Tyson Fury learns WBC stance on vacating heavyweight title amid retirement talk

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Tyson Fury won't be rushed into making a decision on keeping the WBC heavyweight title despite his claim that he has retired from boxing.

The Gypsy King defended the WBC crown by knocking out Dillian Whyte last week at Wembley Stadium. Fury, 33, had stated in the build up that it would be his final fight and after he stopped rival Whyte with a right uppercut, he reiterated he was walking away from the sport. But the real sign that he is quitting will come if he relinquishes his WBC title because that is the key to an undisputed fight with the winner of Anthony Joshua and WBO, IBF and WBA champion Oleksandr Usyk, who are set for a rematch this summer.

WBC president Mauricio Sulaiman confirmed to the Daily Star that Fury has not yet signalled he will give up the title. Sulaiman plans to leave Fury to recover with his family in the coming weeks before he will meet with the Gypsy King to discuss his future.

Whyte was a mandatory challenger so Fury is not obligated to defend the belt against a certain challenger next. He will be free to make a voluntary defence or sign up for a unification, so Fury is under no pressure to make a definitive decision. Meanwhile, promoter Frank Warren believes Fury can fight for as long as he wants – if he makes a U-turn on his retirement talk. The Gypsy King’s promoter will not put any pressure on his man to fight on if his heart is not in it.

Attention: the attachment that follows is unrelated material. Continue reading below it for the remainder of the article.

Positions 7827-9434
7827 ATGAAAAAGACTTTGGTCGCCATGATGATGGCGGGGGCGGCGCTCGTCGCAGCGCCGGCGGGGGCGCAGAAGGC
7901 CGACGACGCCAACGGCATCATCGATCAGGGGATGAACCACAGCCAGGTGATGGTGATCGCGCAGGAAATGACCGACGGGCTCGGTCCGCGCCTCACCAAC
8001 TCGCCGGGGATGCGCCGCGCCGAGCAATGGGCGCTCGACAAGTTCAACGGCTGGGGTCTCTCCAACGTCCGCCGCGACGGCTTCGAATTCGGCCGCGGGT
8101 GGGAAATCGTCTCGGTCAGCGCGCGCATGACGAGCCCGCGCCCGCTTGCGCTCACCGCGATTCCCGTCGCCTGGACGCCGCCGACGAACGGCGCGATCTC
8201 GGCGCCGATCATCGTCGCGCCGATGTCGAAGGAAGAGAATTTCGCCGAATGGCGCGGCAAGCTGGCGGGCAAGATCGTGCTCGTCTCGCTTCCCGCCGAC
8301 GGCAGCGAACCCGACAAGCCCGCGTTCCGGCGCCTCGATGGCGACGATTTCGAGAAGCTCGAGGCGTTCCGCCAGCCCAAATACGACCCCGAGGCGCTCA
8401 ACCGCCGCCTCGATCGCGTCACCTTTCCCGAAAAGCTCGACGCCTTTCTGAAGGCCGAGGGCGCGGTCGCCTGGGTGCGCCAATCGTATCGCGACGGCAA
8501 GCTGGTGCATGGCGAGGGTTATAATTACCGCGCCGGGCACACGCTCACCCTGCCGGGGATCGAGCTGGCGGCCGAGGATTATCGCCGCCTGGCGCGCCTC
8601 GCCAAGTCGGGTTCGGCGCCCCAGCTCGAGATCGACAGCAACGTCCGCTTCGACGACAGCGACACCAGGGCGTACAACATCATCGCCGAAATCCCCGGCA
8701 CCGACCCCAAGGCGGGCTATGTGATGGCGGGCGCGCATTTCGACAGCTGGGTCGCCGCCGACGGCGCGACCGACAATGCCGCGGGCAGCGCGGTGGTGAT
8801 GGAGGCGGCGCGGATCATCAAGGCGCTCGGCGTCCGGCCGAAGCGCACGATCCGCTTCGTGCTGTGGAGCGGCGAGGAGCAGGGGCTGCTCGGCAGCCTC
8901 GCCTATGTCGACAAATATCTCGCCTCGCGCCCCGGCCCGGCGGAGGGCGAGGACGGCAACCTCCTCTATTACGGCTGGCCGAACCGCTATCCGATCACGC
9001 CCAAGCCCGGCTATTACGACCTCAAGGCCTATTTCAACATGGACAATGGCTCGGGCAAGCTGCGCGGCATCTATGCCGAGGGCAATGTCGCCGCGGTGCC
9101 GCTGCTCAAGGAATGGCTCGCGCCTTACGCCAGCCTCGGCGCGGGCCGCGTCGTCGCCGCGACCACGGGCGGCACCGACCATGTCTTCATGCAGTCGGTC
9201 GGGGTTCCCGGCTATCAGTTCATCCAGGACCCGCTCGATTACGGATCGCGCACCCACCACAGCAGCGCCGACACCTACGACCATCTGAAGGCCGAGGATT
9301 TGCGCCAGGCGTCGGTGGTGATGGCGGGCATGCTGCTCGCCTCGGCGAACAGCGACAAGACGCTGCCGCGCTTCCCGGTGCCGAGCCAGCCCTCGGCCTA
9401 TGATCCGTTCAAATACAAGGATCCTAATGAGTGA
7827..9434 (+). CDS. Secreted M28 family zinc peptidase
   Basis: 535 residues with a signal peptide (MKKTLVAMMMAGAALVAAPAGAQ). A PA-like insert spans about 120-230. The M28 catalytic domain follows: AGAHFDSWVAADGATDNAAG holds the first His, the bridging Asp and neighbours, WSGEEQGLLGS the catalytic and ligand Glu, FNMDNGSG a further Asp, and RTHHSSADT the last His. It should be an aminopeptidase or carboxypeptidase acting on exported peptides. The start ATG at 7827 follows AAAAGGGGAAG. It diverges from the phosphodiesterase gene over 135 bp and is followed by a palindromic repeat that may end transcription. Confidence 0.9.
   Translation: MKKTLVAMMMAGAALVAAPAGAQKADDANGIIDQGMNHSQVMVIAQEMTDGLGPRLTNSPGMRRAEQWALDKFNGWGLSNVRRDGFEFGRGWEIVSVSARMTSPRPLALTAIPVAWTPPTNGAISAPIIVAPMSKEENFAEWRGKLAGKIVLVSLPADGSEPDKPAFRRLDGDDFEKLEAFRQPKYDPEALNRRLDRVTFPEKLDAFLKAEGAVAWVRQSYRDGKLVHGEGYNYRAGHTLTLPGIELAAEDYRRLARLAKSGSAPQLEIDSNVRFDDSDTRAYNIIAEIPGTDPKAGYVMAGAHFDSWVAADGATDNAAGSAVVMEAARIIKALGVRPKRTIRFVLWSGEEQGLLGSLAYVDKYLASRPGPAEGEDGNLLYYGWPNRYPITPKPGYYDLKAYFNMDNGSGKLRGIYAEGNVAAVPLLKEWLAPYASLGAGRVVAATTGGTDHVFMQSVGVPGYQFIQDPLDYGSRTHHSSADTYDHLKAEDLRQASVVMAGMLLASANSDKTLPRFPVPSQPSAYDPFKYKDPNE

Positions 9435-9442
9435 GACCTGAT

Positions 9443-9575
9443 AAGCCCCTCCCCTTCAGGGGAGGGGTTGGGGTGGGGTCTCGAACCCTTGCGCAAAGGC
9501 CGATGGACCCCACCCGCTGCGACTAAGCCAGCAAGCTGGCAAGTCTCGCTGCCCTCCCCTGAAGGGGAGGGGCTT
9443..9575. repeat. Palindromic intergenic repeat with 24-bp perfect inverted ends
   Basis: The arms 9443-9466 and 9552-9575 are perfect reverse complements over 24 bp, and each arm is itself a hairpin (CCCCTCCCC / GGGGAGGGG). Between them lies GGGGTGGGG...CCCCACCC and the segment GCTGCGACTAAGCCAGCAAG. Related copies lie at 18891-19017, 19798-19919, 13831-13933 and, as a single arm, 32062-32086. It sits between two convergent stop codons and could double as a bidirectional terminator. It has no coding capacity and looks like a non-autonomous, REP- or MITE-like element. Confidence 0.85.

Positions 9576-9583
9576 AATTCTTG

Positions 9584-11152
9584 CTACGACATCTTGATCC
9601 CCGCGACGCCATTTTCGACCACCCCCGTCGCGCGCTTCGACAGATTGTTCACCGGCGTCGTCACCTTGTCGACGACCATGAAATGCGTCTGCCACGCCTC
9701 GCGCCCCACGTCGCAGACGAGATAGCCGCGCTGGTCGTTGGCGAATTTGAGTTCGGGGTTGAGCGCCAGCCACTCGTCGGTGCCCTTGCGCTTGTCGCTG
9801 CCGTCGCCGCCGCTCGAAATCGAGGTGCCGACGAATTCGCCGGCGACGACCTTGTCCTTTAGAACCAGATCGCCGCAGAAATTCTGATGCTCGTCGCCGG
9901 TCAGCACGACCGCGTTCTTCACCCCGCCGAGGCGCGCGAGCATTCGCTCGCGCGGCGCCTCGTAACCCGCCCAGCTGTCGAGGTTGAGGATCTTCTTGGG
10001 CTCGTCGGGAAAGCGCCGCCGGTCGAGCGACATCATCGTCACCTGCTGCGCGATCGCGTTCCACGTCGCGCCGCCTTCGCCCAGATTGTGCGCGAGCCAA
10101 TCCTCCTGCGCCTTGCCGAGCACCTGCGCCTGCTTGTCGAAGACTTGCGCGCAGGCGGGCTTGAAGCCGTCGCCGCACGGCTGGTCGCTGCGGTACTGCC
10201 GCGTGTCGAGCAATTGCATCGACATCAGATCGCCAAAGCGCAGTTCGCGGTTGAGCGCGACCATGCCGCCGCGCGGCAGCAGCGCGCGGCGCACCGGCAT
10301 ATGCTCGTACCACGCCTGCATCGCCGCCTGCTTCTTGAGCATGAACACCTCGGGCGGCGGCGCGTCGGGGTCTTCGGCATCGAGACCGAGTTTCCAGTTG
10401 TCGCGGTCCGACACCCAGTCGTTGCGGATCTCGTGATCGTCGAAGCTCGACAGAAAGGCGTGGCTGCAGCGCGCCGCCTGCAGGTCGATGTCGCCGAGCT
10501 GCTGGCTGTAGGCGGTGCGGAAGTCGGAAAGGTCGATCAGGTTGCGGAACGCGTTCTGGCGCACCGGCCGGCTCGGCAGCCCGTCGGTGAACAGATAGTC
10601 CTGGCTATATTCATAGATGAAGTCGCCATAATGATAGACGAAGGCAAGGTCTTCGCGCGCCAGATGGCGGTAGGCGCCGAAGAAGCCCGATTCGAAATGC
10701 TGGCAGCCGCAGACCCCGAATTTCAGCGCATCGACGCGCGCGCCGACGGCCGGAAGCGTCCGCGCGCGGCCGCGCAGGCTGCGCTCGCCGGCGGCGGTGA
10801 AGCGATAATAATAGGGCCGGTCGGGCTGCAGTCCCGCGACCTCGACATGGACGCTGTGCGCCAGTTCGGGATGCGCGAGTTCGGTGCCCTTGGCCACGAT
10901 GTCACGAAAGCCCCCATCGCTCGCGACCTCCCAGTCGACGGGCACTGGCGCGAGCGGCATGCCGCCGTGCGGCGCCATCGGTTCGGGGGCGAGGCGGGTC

But Warren would love to see his man become undisputed champion by beating the winner of Usyk against Joshua. And he insists we haven’t seen the best of Fury yet. Warren said: “If he does continue, I don’t think he has reached his pinnacle to be honest, he looked even better the other night.

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“When he gets back in the gym he might think, ‘This is good, I’m feeling good’ and then he might think ‘What am I in the gym for, I may as well have a fight’. Who knows? I’m not going to push him, if your heart is genuinely not in it then I wouldn’t want him to do it because it’s dangerous.”

Usyk outpointed Joshua back in September and they are set for a rematch this summer which Warren would love Joshua to come out on top in, but he is not confident. He said: “You do want to see the undisputed fight. I would have loved it to have been Joshua, can you imagine them two in Wembley in an all-British affair?”

Whyte, meanwhile, has taken the bizarre approach of claiming the push from Fury after he was caught with an uppercut is what caused him to be knocked out on Saturday.

He said: “When the uppercut landed I was buzzed, but he full on pushed me, I fell over and hit my head on the canvas, which is illegal. But as usual they let Tyson Fury do what he wants and get away with it. I should have been allowed extra time to recover.”

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